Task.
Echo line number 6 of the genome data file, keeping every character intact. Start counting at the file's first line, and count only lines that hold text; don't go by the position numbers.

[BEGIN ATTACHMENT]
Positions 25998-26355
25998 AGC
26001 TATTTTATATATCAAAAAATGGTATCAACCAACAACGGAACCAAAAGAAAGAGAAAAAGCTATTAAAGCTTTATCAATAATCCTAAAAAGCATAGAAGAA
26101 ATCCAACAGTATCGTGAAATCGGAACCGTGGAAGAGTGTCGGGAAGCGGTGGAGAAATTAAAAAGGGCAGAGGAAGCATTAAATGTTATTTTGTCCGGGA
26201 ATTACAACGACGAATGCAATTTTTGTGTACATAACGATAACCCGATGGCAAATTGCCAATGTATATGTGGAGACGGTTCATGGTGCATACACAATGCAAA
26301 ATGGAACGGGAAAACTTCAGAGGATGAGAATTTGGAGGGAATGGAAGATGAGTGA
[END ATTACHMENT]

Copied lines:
26301 ATGGAACGGGAAAACTTCAGAGGATGAGAATTTGGAGGGAATGGAAGATGAGTGA